The number of crimes involving child abuse images skyrockets 66% in five years, with Snapchat being one of the most common methods for distributing illegal images.
- Crimes involving indecent images of children at record level, NSPCC says
- The number of crimes increased by 66 percent according to the children’s charity.
The number of crimes involving child abuse images reported to police has skyrocketed by two-thirds in just five years, data shows.
The children’s charity NSPCC said there were 30,925 recorded offenses for sharing or possessing indecent images of children in 2021-22, a record.
Just five years earlier, the number was 18,574, meaning the numbers were up 66 percent.
The charity, which obtained police data from across the UK under freedom of information laws, said the 2021-22 figure included nearly 10,000 cases where social media or a gaming site was used to distribute the illegal images.
Of those, Snapchat logged in 4,293 times, Facebook 1,361, Instagram 1,363 and WhatsApp 547, he said.
There were 10,000 cases where social media or a gaming site was used to distribute the illegal images, with Snapchat being the most used, according to the NSPCC.
Several cases involved children who were groomed online to share indecent images of themselves, the charity has warned.
He called on ministers to introduce tough new measures to combat the problem in the online security bill, which is currently in Parliament.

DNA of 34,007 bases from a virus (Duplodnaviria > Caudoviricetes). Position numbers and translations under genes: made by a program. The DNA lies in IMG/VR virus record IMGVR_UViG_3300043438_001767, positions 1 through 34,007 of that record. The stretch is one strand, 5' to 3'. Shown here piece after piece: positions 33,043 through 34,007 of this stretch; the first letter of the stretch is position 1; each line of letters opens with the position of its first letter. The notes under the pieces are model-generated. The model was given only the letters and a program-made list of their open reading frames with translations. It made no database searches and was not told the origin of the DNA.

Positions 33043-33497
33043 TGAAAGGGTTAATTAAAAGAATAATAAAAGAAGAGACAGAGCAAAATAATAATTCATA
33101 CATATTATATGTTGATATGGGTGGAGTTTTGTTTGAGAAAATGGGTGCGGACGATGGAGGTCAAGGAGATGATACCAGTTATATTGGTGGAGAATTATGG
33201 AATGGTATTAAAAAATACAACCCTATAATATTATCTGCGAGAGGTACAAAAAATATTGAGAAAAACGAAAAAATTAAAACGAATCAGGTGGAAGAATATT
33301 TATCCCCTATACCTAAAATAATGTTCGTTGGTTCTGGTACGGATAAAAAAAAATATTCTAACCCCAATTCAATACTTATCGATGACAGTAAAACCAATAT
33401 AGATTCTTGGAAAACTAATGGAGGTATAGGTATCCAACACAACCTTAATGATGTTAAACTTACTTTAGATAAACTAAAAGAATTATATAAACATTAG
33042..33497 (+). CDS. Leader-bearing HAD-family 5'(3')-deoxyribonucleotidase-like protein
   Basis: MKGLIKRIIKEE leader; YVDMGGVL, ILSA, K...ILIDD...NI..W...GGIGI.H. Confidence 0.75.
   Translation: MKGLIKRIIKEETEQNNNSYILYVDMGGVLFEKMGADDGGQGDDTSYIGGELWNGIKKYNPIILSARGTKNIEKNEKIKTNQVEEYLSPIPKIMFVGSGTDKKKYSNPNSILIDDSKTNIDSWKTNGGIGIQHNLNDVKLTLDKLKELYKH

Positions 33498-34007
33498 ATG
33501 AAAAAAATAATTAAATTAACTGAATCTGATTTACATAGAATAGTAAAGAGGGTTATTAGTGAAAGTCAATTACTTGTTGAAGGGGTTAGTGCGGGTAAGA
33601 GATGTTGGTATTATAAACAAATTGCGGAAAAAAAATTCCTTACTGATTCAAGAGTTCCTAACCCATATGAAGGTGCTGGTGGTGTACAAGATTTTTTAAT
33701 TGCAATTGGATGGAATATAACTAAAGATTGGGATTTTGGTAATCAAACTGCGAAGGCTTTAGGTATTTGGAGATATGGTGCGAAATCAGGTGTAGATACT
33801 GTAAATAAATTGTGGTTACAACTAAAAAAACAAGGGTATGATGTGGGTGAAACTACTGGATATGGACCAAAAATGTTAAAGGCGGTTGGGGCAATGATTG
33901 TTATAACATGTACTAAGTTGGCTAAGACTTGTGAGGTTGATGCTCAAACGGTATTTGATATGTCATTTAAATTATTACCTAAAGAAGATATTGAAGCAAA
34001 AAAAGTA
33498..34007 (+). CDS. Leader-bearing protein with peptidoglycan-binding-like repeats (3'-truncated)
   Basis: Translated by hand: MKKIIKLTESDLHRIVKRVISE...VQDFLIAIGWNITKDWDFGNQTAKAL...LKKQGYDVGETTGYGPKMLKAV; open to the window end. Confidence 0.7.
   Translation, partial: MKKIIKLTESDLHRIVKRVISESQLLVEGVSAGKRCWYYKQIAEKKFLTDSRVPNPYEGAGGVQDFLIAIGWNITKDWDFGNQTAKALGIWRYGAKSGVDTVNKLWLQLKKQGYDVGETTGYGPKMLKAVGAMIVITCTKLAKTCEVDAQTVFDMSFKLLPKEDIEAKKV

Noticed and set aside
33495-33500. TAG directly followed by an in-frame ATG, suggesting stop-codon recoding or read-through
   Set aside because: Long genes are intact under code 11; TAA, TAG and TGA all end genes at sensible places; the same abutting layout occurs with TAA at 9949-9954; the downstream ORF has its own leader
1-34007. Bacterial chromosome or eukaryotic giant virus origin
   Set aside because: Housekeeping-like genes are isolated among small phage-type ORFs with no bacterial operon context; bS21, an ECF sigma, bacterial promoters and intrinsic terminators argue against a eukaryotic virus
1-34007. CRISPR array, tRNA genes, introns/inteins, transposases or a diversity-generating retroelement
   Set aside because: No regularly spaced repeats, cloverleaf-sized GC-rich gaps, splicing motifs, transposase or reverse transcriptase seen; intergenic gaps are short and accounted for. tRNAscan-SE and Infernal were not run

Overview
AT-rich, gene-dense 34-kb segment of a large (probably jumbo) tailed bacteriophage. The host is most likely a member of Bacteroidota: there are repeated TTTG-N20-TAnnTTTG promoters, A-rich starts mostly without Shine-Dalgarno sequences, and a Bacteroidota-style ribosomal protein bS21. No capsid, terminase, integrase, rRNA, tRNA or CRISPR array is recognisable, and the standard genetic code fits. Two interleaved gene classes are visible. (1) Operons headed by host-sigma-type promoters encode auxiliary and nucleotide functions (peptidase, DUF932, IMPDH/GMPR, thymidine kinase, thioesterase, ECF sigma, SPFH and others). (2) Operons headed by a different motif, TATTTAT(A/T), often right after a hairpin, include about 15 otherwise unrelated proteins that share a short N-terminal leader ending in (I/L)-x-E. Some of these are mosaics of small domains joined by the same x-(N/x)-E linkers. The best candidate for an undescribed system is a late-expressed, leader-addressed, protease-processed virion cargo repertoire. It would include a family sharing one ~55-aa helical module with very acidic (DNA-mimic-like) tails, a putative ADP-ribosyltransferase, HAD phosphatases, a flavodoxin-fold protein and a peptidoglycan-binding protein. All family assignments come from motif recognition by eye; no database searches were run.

Sir Peter Wanless, chief executive of the NSPCC, said: “These new figures are incredibly alarming, but they reflect just the tip of the iceberg of what children are experiencing online.”
“We hear from young people who feel powerless and disappointed as online sexual abuse risks becoming normalized for a generation of children.”
The charity called on ministers to introduce tough new measures to combat the problem in the Online Safety Bill, which is currently in Parliament.
He called for the creation of an official ‘child safety ombudsman’ to hold tech giants to account.
“It would be inexcusable if five years from now we are still catching up with the widespread abuse that has been allowed to run rampant on social media,” added Sir Peter.
The NSPCC has also found that virtual reality headsets are being used to view images of child abuse.
Virtual reality was recorded eight times by police forces in crime reports, the first time the technology has been specifically mentioned, the charity said.